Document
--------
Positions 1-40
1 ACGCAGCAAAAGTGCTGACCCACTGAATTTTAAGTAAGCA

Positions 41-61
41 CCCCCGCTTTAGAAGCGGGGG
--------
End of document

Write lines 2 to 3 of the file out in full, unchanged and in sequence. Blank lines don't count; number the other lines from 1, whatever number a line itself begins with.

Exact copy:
1 ACGCAGCAAAAGTGCTGACCCACTGAATTTTAAGTAAGCA

Positions 41-61